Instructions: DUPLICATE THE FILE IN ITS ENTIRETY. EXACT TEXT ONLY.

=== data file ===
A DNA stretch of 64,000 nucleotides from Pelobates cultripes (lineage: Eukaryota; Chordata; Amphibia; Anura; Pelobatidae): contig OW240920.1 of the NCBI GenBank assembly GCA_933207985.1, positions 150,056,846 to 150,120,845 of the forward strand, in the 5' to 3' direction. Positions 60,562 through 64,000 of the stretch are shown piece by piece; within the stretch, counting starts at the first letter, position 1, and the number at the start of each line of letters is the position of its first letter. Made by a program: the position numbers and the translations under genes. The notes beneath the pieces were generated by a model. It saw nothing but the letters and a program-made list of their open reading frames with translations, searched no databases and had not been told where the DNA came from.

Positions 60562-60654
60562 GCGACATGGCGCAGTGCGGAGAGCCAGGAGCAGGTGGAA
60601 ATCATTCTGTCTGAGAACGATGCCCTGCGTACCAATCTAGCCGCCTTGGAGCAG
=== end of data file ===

A DNA stretch of 64,000 nucleotides from Pelobates cultripes (lineage: Eukaryota; Chordata; Amphibia; Anura; Pelobatidae): contig OW240920.1 of the NCBI GenBank assembly GCA_933207985.1, positions 150,056,846 to 150,120,845 of the forward strand, in the 5' to 3' direction. Positions 60,562 through 64,000 of the stretch are shown piece by piece; within the stretch, counting starts at the first letter, position 1, and the number at the start of each line of letters is the position of its first letter. Made by a program: the position numbers and the translations under genes. The notes beneath the pieces were generated by a model. It saw nothing but the letters and a program-made list of their open reading frames with translations, searched no databases and had not been told where the DNA came from.

Positions 60562-60654
60562 GCGACATGGCGCAGTGCGGAGAGCCAGGAGCAGGTGGAA
60601 ATCATTCTGTCTGAGAACGATGCCCTGCGTACCAATCTAGCCGCCTTGGAGCAG